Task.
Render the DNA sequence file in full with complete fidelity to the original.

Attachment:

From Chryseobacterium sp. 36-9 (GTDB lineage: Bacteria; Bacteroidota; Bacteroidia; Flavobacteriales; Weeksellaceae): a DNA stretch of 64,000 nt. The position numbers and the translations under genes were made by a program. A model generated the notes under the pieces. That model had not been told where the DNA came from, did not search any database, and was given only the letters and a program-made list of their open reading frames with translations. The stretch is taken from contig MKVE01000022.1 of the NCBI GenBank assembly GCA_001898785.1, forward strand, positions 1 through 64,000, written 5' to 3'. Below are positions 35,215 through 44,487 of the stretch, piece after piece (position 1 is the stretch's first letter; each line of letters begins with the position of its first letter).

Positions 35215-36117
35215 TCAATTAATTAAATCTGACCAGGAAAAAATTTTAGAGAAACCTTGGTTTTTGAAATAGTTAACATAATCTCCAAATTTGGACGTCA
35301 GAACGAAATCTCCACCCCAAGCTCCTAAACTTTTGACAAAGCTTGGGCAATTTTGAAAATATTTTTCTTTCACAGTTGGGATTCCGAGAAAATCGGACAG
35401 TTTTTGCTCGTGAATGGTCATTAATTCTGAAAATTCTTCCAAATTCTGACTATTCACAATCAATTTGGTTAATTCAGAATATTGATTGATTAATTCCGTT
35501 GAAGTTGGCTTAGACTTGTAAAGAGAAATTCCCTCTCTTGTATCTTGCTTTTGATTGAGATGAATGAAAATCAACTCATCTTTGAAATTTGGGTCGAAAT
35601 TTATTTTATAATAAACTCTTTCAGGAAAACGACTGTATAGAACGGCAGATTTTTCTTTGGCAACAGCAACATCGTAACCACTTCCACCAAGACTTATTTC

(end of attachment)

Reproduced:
From Chryseobacterium sp. 36-9 (GTDB lineage: Bacteria; Bacteroidota; Bacteroidia; Flavobacteriales; Weeksellaceae): a DNA stretch of 64,000 nt. The position numbers and the translations under genes were made by a program. A model generated the notes under the pieces. That model had not been told where the DNA came from, did not search any database, and was given only the letters and a program-made list of their open reading frames with translations. The stretch is taken from contig MKVE01000022.1 of the NCBI GenBank assembly GCA_001898785.1, forward strand, positions 1 through 64,000, written 5' to 3'. Below are positions 35,215 through 44,487 of the stretch, piece after piece (position 1 is the stretch's first letter; each line of letters begins with the position of its first letter).

Positions 35215-36117
35215 TCAATTAATTAAATCTGACCAGGAAAAAATTTTAGAGAAACCTTGGTTTTTGAAATAGTTAACATAATCTCCAAATTTGGACGTCA
35301 GAACGAAATCTCCACCCCAAGCTCCTAAACTTTTGACAAAGCTTGGGCAATTTTGAAAATATTTTTCTTTCACAGTTGGGATTCCGAGAAAATCGGACAG
35401 TTTTTGCTCGTGAATGGTCATTAATTCTGAAAATTCTTCCAAATTCTGACTATTCACAATCAATTTGGTTAATTCAGAATATTGATTGATTAATTCCGTT
35501 GAAGTTGGCTTAGACTTGTAAAGAGAAATTCCCTCTCTTGTATCTTGCTTTTGATTGAGATGAATGAAAATCAACTCATCTTTGAAATTTGGGTCGAAAT
35601 TTATTTTATAATAAACTCTTTCAGGAAAACGACTGTATAGAACGGCAGATTTTTCTTTGGCAACAGCAACATCGTAACCACTTCCACCAAGACTTATTTC